March 19, 2020

Tips to Keep You Healthy, Happy and Stress Free While Staying Home

Feeling a little stressed or stir-crazy lately? We’re with you! Amidst the current COVID-19 concerns, our daily habits have been upturned and anxiety looms large. While there’s no doubt self-care has become especially challenging, it’s also especially important. We hope these tips from our team of registered dietitians and nutrition industry pros help you stay well while you stay at home.

Nutrition – Have a Plan

“Have frozen fruits or vegetables? Combine your favorites into “smoothie kits” for a quick, non-perishable but super fresh tasting meal or snack. Here’s one of my favorites: PB&J Smoothie: 1/2 cup of frozen strawberries, 1/2 cup of frozen blueberries, 1/2 cup frozen or fresh kale, 6 slices of fresh or frozen banana – add peanut butter (I like chunky) and your choice of liquid (e.g., milk).” — Emma Gregory, RD

“Maintain a business-as-usual mentality. If you bring your lunch to the office, plan it out at home too. This helps prevent mindless grazing.” — Laura Campbell, RD

“Limit grazing, especially among teens who like to basically eat anytime possible, by establishing mealtimes and planning menus together. Even get children to cook.” — Kathryn Harrington

“Crackers are not lunch. Take the time to make and eat an actual meal when you can (sandwich, salad, frozen meal, whatever) rather than snacking all day. You’ll feel more energized and productive if you take a 15-30 min break to eat something satisfying!” — Andrea Carrothers, MS, RD

“Cook extra food at dinner the night before so you will have lunch prepared for the next day when you are busy working!” — Sherry Watkins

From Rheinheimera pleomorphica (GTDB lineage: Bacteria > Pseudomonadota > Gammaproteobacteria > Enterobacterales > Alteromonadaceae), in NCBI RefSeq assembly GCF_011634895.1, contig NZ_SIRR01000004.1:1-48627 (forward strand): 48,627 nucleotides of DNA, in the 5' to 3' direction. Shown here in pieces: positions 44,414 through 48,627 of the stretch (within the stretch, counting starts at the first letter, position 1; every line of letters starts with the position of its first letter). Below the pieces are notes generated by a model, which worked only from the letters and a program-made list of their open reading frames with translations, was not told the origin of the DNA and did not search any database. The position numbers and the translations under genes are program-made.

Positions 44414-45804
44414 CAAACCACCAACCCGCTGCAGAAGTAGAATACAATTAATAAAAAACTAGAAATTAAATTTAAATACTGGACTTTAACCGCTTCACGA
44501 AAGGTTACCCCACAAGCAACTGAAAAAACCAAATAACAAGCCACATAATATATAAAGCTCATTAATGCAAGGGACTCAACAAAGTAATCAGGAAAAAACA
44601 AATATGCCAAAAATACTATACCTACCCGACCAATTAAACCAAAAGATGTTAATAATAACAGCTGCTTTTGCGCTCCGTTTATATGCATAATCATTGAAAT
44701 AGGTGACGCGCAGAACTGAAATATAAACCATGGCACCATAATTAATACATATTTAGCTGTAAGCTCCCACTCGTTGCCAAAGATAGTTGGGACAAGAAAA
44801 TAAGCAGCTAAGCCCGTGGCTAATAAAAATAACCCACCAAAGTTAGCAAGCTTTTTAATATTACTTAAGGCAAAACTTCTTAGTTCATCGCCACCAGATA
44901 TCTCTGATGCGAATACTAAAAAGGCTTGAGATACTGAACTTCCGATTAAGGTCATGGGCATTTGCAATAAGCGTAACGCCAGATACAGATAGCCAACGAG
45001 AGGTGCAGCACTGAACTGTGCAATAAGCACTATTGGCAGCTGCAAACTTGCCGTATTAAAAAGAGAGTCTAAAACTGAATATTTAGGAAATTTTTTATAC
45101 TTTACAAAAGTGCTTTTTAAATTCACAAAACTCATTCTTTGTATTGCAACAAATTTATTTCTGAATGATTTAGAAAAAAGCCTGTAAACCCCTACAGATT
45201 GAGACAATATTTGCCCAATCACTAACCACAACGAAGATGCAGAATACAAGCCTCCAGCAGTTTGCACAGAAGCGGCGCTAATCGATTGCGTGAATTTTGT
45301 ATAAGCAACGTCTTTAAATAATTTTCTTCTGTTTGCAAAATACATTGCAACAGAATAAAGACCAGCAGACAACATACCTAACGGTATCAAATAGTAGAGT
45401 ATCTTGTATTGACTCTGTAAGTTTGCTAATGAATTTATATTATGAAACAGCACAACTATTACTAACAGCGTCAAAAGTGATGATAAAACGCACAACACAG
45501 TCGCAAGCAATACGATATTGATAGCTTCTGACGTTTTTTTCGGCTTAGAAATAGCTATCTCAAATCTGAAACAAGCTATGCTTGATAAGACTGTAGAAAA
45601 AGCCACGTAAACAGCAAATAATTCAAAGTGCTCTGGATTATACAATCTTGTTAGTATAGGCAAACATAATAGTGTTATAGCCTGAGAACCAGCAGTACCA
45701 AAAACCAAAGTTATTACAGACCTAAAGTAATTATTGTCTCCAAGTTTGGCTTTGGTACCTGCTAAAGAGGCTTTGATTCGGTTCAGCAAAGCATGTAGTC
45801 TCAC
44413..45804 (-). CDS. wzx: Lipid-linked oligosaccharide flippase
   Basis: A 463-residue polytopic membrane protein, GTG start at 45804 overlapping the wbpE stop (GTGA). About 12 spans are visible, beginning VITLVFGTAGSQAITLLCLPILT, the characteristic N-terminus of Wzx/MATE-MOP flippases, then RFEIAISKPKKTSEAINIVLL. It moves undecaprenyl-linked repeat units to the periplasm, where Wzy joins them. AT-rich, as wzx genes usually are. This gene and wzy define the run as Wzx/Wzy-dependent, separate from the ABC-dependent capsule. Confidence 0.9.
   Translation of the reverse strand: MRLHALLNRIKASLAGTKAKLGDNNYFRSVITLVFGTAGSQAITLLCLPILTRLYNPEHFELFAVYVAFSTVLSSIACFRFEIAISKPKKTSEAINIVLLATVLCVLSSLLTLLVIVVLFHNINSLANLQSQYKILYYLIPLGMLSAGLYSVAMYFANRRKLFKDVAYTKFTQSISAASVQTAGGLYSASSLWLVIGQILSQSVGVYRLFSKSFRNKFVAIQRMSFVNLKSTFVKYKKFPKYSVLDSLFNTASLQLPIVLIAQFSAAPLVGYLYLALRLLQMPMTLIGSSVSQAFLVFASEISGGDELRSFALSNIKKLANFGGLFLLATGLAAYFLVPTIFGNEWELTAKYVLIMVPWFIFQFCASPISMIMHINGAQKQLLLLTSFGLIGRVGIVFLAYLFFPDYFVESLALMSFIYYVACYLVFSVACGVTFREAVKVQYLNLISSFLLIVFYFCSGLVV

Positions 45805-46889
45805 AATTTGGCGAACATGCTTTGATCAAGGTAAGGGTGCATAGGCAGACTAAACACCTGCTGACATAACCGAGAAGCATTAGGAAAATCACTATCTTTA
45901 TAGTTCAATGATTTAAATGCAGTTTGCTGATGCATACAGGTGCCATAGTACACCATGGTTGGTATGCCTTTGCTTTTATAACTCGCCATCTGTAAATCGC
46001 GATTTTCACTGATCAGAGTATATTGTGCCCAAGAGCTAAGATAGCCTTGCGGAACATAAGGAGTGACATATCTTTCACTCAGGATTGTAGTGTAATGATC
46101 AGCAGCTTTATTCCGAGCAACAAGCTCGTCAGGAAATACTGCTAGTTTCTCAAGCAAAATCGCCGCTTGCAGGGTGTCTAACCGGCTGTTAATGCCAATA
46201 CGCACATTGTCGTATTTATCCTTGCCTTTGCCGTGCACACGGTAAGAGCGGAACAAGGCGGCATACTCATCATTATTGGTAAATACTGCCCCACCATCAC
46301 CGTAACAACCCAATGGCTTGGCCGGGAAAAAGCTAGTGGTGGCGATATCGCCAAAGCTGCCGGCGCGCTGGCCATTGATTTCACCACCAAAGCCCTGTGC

“When you can, aim for the ‘satisfaction trifecta’ by including a source of protein, fat and fiber at each meal. This nutritional trio can help ensure your plate – and your blood sugar – stay balanced throughout the day. Of course, perfection need not be the enemy of the good. While resources are limited, work with what you’ve got and practice some self-compassion, too.” — Jean Owen Curran, MS, RD

Fitness – Every Little Bit Counts

“Walk while listening to webinars or podcasts. I get lots of steps at home this way!” — Sherry Watkins

“Walk around while taking calls!” — Moira Allison, MBA, RD

“Carve out some time in your day (block that cal!) to go for a walk outside, jump in on a virtual exercise class or engage in body weight/weight lifting exercises. It’s a great way to boost your energy + ensure you get a sweat sesh in. If your pantry is stocked, grab those cans and get lifting!” — Lindsay MacNab, MS, RD

“I love starting the day with online barre or yoga classes. Barre3 is my go-to and it has 15 days’ worth of free online classes you can do at-home, sans equipment. You can choose from 10-, 30-, 45- or 60-minute workouts and all options are a great blend of cardio, strength training and mindfulness. There are a ton of other options on YouTube too. Scrolling through the different classes is an easy and fun way to shake up your workout routine – all within the comfort of your own home.” — Elizabeth Stoltz